Let’s face it. There will be many many times where our kids will do something that just make us shake our heads. And there will be times as parents when we make a decision and shake our heads. As parents, our job is not to be their friends, rather our job is to teach them about how they fit into the world around them. It means that sometimes we all lose our shit and we can model how to apologize and own our actions.

It also means focusing on the postives and letting our children know they are loved and accepted for who they are…not who we want them to be. Maybe that is the key. Allowing the children to be who they are rather than holding on to a dream we had for them. Allowing them to fail so they will learn how to work through the tough times. It’s been said that it takes seven positive statements to undo one negative statement. Those are some big numbers, however I think we can do it. 

I will leave you with one last thought. Don’t push yourself so hard that you have nothing left to give. These children didn’t ask to be brought into the world, we brought them here. Take care of yourself, mama because these littles are only little for a short period of time. Grant yourself some grace and model setting boundaries so your child can also learn to do the same.

 

 

The Empowered child is one who sets boundaries.

The Empowered child is one who sets boundaries.

Empowered educator

As an empowered educator, I communicate directly with kids via classroom settings. Furthermore, our topics of conversation can be difficult to process. My experience has taught me that children react differently to the tough topics that hit them close to home. Because of this, I am always alert to the signals from my audience. Incidentally, a few weeks ago, as we talked about “consent” a young man responded with something that still makes my stomach flutter.

To set the stage, as I present, I often share stories from my own experience to provide context. On this particular day, we were discussing how our parents often instruct us to hug other adults, even if we don’t want to. When I asked the students what this experience teaches us, this kiddo responded “we need to do what adults tell us”.

Whoah. 

Mind blown

As a result, I stopped in my tracks. I was mind blown. First of all, not because he said anything wrong, on the contrary as I looked at the larger picture, I mentally asked myself if we (as adults) help our children create their own boundaries or create uncomfortable situations for them. Even more so, the look in his eyes was haunting and the social worker in me wondered what had triggered fear for him at this particular moment that he was remembering.

Ultimately, by forcing our children to hug and kiss other adults, are we truly doing something good? Consequently, are we showing our kiddos have no voice over who or how they have physical contact with others? Click To TweetLikewise,I know that as a child there were certain adults I felt comfortable with and others who I didn’t. Even at a young age, I could recognize who I was not comfortable with…even if my parent’s didn’t.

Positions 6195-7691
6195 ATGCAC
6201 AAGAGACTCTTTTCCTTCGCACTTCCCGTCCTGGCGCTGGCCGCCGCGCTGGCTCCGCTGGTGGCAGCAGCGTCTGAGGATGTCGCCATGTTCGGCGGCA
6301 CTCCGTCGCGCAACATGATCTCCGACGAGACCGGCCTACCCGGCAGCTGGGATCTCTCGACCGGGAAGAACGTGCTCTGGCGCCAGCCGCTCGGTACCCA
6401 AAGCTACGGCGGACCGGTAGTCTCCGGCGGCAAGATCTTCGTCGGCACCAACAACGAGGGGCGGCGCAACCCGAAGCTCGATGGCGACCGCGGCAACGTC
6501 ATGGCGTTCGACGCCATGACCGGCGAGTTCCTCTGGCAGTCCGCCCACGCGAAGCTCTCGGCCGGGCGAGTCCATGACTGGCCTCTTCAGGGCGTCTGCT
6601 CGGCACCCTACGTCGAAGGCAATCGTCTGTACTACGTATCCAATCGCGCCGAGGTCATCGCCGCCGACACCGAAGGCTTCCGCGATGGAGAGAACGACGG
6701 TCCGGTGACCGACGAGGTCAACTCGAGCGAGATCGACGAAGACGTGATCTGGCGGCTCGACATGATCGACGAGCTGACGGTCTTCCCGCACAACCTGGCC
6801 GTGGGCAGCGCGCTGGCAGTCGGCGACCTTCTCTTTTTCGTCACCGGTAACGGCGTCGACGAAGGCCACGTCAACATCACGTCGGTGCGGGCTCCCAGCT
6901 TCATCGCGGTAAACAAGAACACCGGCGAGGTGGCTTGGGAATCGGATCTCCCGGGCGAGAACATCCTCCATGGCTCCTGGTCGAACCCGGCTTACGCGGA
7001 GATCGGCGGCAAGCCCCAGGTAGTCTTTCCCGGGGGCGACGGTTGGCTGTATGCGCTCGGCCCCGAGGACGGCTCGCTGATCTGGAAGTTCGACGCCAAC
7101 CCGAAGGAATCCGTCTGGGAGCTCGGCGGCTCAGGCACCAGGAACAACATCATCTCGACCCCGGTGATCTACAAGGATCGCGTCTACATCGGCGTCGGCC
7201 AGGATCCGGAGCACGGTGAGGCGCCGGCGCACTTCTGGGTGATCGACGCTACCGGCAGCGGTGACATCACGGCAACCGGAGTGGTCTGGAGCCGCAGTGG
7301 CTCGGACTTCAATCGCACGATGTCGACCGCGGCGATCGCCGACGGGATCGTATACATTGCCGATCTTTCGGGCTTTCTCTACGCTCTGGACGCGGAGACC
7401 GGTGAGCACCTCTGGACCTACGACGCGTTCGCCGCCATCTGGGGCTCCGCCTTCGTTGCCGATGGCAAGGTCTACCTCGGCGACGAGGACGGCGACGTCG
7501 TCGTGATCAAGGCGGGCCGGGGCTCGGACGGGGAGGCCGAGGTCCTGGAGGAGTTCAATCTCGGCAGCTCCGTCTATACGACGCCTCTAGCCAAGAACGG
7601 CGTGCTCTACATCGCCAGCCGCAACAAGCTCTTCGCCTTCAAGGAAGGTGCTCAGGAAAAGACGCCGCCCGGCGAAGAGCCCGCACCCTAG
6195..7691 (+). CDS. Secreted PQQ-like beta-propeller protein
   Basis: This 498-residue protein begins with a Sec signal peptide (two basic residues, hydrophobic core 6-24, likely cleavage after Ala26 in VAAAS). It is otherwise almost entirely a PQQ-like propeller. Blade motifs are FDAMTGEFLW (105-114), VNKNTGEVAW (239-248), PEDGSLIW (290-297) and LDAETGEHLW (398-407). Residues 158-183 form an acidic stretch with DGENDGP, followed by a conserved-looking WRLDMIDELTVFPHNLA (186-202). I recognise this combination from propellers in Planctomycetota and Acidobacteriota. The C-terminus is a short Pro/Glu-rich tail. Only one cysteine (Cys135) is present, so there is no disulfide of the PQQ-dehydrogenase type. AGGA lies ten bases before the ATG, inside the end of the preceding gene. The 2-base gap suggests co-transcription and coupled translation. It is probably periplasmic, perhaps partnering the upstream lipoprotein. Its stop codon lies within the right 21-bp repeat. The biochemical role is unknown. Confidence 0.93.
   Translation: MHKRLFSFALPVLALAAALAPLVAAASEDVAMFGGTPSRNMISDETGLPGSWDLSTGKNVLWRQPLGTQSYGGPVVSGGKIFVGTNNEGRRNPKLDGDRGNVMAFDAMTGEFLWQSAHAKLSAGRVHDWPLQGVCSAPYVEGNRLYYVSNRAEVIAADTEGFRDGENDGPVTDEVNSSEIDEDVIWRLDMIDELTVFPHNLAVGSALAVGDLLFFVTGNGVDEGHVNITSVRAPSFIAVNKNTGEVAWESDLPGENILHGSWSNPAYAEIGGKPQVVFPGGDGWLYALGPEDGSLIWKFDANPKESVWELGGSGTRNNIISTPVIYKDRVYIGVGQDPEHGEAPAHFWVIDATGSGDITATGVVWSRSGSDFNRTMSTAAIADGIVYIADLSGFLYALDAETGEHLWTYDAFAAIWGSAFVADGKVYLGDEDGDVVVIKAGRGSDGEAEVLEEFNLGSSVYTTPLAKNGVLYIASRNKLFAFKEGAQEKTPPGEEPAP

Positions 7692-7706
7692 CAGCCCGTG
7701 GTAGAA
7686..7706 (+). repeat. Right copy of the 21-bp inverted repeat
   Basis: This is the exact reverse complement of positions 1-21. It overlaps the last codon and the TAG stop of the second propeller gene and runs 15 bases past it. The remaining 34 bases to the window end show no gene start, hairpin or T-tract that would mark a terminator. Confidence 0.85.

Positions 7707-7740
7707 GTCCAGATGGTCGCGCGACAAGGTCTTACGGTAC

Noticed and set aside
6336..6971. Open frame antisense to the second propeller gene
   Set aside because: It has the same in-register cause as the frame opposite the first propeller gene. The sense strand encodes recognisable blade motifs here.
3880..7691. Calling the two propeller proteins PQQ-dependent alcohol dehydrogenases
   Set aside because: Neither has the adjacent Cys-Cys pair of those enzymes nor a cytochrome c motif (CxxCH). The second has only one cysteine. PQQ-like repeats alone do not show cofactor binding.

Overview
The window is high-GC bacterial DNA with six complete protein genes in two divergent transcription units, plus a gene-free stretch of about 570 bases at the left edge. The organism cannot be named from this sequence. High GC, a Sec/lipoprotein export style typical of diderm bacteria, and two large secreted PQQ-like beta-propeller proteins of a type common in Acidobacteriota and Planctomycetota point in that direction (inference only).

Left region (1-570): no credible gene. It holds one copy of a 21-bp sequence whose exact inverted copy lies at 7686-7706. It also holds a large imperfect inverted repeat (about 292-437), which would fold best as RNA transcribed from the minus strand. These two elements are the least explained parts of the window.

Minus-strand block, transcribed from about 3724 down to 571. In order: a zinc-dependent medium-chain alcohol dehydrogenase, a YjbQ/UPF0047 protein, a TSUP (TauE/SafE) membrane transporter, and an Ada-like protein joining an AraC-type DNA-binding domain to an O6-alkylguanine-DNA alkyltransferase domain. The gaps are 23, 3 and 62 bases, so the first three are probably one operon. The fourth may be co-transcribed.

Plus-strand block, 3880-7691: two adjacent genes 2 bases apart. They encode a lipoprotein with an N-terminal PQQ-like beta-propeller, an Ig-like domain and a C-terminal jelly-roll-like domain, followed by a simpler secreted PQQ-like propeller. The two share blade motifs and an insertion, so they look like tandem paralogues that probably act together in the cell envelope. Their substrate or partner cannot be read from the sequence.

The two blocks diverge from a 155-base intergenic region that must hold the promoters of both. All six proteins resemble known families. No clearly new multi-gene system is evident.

What if we empowered 

Conversely, as I procrastinated by scrolling through FACEBOOK, I watched a video of a teacher welcoming her children to class. Ultimately, she provided the children with a choice of options on how they wished to be greeted.  What an empowering way to begin the school day! These students were given choices based upon how they were feeling at that very moment. Above all, these children were empowered.

What if  we allow our children to choose how they want to greet others. This doesn’t allow them to be disrespectful, in contrast, it empowers them to make their own choices. Above all, let us teach them to create boundaries and empower them to redirect others when their boundaries are violated.

Authors Note: For more information on ways to keep your child safe, please visit The Set Me Free Project. 

 

 

 

 

The hidden monster…danger is in plain sight!

The hidden monster…danger is in plain sight!

The hidden danger

Danger. The word itself can make me shudder and create an overload of real or perceived anxiety. It also conjures up a vision of a space-traveling robot from the 1960’s show “Lost in Space”. How lucky were the Robinson’s to have a danger alerting robot?

As parents, we teach our kids to look both ways before crossing the streets. We talk to them about “stranger danger”. As mom’s, we hold their hands when we are in public and we take our boys into the women’s bathroom for as long as we can. Parent’s teach their kids to NOT talk to strangers and to never help someone find their lost puppy. 

We teach our children to yell “NO” if someone tries to grab them. We enroll our children in martial arts classes so they know how to defend themselves. We talk about “being kind” and how to handle bullies. We meet their friends and the parents of said friends. Essentially, we are teaching our children how to handle any physical danger they may face…or to avoid opportunities where these dangers may exist.

But we are sorely missing something.

The monster we can’t see

The real danger isn’t in the physical threat. The real danger is in the person we cannot see. It is in the person who has unlimited access to our children without our knowledge. People all over the world have access to our children and often, we as the parents are the ones allowing the direct assess.

Take a peek at your social media. Did you post back to school pictures of your littles? Many of us do as we want to share the moment with our family and friends. However, someone scrolling social media may come across a photo of your little and zone in. When that happens, they will learn how old your child is and more often than not, they learn what school your child goes to.